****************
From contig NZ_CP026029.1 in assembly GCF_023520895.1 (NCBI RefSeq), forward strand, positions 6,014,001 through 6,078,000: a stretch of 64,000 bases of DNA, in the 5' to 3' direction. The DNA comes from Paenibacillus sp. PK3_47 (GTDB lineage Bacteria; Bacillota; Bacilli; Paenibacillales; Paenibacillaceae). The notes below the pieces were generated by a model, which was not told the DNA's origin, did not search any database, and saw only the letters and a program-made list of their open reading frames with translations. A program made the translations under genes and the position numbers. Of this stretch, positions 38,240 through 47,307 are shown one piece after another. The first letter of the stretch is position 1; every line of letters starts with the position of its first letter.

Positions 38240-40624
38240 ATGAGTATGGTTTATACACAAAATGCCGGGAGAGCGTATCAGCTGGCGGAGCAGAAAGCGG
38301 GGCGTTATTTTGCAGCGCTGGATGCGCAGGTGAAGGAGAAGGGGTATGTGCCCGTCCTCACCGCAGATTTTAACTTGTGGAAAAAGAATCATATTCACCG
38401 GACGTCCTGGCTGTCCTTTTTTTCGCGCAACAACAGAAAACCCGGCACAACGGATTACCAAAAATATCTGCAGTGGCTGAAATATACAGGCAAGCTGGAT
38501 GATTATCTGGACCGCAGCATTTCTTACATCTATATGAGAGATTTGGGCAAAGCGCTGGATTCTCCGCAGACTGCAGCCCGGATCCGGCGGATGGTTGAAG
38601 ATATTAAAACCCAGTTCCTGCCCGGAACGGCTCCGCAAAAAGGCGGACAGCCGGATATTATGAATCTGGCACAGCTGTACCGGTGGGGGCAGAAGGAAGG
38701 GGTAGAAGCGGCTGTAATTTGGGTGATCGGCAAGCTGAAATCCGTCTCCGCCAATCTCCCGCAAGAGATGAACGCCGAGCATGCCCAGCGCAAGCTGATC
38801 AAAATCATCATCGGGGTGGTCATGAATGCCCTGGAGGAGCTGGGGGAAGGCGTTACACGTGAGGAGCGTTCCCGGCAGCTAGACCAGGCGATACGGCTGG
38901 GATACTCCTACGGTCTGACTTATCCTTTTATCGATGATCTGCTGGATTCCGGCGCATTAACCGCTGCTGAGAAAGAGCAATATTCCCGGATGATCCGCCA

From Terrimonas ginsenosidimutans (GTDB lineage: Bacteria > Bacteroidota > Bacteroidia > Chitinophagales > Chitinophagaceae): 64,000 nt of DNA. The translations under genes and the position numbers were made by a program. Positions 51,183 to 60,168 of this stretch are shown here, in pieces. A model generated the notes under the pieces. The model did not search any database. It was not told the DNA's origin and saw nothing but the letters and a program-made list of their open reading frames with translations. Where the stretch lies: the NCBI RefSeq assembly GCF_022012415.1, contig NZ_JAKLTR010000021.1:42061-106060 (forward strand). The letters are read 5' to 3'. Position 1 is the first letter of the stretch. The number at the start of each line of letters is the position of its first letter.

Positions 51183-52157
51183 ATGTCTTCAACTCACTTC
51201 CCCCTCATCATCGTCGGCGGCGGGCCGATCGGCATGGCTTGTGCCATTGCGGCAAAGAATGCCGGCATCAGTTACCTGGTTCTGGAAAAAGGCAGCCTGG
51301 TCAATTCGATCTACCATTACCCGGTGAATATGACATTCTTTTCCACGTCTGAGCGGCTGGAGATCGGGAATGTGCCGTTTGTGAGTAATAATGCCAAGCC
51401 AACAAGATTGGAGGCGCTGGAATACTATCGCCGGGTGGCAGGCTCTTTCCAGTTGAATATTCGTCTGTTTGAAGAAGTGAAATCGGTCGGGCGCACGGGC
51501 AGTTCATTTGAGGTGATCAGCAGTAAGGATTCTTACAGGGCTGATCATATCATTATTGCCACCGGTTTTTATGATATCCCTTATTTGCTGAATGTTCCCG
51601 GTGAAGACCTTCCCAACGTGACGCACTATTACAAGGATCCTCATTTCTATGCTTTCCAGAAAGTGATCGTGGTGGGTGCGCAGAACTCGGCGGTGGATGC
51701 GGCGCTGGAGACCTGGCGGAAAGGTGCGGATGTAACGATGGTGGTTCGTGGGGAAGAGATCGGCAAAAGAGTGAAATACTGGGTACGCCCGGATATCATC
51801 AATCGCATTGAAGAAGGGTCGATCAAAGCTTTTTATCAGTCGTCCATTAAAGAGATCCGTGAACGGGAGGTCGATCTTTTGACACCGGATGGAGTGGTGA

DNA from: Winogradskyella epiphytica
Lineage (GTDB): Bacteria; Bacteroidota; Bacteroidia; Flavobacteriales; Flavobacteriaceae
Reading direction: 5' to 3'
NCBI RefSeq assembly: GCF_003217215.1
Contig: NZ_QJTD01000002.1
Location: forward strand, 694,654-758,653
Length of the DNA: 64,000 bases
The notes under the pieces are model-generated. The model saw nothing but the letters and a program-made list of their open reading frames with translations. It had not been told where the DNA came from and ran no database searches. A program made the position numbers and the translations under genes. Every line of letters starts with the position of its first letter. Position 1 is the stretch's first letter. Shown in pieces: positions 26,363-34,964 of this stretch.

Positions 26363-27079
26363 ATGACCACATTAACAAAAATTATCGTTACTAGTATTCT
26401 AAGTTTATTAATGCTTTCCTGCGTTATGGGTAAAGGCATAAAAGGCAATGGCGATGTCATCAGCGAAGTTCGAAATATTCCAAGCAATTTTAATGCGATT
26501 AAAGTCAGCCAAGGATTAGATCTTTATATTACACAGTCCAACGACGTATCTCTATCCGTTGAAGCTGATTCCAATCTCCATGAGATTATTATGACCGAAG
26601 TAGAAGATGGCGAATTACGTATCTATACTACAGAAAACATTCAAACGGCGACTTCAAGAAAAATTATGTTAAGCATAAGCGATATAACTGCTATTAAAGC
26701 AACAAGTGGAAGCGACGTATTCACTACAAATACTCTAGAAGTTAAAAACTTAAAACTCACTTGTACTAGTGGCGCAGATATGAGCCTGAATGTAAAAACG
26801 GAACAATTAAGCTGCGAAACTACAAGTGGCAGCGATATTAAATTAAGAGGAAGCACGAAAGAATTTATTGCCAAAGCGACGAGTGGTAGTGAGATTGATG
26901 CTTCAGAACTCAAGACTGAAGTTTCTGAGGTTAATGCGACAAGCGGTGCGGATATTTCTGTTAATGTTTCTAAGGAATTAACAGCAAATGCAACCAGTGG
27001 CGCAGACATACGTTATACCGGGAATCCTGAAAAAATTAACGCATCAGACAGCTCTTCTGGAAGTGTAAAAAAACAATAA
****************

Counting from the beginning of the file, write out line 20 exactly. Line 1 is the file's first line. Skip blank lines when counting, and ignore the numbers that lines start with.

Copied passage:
51801 AATCGCATTGAAGAAGGGTCGATCAAAGCTTTTTATCAGTCGTCCATTAAAGAGATCCGTGAACGGGAGGTCGATCTTTTGACACCGGATGGAGTGGTGA